AAP recommends earlier use of toothpaste

By the CDHP team

Several days ago, the American Academy of Pediatrics (AAP) issued a recommendation that parents and caregivers begin using fluoride toothpaste for young children as soon as toddlers' teeth appear or "erupt." A child's first tooth becomes visible in the mouth around the age of 6 months. AAP recommends using a smear (or roughly the size of a grain of rice) of fluoride toothpaste for children from tooth eruption through age 2, and families should increase this to a pea-sized amount of toothpaste for children ages 3-6. Until this year, parents weren't advised to start using fluoride toothpaste on their children's teeth until age 2. (The abstract from the clinical report in Pediatrics is available here, but access to the full report requires a subscription.) 

AAP's guidance echoes the recommendations made earlier this year by the American Dental Association. Both organizations pointed to the need to reduce the rate of tooth decay among young children. Rebecca Slayton, a pediatric dentist who is a member of the AAP's executive committee on oral health, told the Washington Post that a recent spike in the rate of tooth decay among children ages 0-5 prompted the organization's recommendation to provide fluoride to kids at an earlier age. "Various national surveys show that we are making progress in some age groups," she said, "but in the younger age groups, we are not."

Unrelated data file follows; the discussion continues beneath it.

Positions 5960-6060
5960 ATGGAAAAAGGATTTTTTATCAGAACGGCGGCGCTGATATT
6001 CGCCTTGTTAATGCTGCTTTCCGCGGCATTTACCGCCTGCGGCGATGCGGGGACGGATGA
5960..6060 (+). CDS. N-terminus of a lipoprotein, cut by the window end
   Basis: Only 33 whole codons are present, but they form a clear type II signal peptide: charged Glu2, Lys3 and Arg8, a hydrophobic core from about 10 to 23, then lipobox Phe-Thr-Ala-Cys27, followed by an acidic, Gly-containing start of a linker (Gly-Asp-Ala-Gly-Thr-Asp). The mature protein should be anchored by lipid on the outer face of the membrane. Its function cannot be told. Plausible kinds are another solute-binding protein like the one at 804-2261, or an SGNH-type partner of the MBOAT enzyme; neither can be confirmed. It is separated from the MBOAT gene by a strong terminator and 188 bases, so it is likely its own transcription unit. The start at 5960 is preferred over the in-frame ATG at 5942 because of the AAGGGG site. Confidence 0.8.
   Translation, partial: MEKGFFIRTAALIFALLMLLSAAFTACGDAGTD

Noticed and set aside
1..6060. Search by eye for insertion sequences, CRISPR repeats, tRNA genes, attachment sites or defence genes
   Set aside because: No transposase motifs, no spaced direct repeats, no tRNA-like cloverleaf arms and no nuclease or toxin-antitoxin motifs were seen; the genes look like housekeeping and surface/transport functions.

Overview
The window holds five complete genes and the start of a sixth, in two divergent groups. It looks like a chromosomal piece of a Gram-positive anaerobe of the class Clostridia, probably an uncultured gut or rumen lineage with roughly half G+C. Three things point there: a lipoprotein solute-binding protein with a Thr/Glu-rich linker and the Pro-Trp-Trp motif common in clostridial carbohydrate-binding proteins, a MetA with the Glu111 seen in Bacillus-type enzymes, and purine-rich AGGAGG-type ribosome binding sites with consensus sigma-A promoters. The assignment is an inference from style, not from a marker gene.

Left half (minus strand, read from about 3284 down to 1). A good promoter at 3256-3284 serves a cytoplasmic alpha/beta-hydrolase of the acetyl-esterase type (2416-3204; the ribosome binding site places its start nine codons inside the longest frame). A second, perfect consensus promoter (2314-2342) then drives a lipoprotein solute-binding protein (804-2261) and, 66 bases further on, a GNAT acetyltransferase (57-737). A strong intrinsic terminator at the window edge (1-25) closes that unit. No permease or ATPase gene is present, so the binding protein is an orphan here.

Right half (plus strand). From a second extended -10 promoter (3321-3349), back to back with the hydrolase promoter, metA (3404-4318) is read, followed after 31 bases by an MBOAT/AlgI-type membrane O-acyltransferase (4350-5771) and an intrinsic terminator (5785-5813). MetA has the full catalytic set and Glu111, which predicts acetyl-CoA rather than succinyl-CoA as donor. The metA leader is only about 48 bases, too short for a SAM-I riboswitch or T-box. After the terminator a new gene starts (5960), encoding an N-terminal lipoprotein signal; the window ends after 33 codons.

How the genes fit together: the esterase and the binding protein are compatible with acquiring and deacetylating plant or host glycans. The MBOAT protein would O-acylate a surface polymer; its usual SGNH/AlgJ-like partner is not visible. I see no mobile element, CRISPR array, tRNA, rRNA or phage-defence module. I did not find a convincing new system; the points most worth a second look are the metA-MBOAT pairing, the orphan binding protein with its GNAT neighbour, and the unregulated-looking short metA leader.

In addition to using fluoride toothpaste at an earlier age, parents can shape their children's oral health through their choice of beverages. Although water is the healthiest choice, the Centers for Disease Control and Prevention and other health experts are raising awareness that most brands of bottled water sold in the U.S. lack sufficient fluoride to prevent tooth decay. Families who live in communities with fluoridated water are encouraged to have their children consume tap water. 

If you're wondering what a "smear" and a pea-sized amount of toothpaste look like on a child's toothbrush, check out this photo.

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$38 }
Communities save $38 for every $1 spent to fluoridate public drinking water.
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